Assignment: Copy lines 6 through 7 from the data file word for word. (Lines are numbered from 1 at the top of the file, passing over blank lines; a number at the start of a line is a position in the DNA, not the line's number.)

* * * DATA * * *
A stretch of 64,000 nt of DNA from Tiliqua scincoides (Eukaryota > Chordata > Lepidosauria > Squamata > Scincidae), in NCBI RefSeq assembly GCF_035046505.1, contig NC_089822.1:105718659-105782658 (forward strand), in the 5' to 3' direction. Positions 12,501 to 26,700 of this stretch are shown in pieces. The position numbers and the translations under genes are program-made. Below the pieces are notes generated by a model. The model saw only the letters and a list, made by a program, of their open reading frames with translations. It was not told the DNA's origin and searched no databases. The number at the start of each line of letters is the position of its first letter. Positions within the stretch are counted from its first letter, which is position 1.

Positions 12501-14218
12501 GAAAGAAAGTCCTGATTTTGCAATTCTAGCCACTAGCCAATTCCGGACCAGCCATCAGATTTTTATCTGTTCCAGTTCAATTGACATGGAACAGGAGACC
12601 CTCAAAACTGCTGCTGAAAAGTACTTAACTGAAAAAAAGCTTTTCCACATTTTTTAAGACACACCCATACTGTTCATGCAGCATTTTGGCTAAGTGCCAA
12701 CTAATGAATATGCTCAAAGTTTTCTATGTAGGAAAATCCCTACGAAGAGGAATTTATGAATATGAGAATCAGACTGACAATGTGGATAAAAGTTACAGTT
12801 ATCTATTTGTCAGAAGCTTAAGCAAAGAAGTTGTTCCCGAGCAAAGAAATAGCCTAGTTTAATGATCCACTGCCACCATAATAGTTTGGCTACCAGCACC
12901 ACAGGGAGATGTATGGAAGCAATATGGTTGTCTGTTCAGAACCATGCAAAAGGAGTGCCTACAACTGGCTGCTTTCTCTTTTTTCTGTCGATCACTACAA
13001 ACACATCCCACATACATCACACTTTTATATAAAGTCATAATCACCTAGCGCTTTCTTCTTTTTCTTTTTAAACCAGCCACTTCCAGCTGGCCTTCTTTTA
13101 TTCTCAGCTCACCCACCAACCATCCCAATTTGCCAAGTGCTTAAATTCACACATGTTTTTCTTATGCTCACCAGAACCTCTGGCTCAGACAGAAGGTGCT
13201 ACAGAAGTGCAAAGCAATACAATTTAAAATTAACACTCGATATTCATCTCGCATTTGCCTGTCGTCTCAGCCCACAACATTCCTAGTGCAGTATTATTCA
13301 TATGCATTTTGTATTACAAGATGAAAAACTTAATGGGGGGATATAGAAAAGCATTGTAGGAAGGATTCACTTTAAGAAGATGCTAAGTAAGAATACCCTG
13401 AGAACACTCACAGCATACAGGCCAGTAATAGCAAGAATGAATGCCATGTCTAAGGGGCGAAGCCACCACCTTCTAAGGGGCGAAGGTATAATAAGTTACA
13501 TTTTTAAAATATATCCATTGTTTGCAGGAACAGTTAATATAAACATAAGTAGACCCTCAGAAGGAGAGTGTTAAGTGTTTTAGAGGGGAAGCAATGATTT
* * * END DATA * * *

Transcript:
12801 ATCTATTTGTCAGAAGCTTAAGCAAAGAAGTTGTTCCCGAGCAAAGAAATAGCCTAGTTTAATGATCCACTGCCACCATAATAGTTTGGCTACCAGCACC
12901 ACAGGGAGATGTATGGAAGCAATATGGTTGTCTGTTCAGAACCATGCAAAAGGAGTGCCTACAACTGGCTGCTTTCTCTTTTTTCTGTCGATCACTACAA